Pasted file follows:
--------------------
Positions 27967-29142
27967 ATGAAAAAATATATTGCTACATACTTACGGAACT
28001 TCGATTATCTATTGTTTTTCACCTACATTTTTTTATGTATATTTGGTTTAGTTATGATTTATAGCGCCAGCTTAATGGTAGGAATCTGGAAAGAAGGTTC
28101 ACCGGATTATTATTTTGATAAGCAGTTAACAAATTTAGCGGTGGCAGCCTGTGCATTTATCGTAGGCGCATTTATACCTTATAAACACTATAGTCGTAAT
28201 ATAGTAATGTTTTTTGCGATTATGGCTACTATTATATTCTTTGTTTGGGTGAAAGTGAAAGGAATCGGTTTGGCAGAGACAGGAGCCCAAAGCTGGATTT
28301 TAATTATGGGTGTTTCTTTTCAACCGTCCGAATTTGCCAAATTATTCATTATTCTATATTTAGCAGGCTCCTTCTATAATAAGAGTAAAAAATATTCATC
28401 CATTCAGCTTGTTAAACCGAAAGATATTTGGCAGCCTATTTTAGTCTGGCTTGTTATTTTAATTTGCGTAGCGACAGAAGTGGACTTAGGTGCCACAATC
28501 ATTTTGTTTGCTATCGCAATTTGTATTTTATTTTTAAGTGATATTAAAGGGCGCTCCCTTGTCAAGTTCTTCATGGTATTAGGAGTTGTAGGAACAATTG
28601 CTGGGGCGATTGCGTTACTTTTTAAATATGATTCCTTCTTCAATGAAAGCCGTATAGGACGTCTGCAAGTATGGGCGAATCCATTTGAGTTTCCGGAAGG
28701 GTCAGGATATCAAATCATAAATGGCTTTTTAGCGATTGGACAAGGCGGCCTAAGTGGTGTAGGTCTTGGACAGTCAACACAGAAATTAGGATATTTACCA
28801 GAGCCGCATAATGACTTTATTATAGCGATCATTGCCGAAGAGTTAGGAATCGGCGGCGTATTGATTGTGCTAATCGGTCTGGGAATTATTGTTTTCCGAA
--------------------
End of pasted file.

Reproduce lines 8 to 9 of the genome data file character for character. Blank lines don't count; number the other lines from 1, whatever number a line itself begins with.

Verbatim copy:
28501 ATTTTGTTTGCTATCGCAATTTGTATTTTATTTTTAAGTGATATTAAAGGGCGCTCCCTTGTCAAGTTCTTCATGGTATTAGGAGTTGTAGGAACAATTG
28601 CTGGGGCGATTGCGTTACTTTTTAAATATGATTCCTTCTTCAATGAAAGCCGTATAGGACGTCTGCAAGTATGGGCGAATCCATTTGAGTTTCCGGAAGG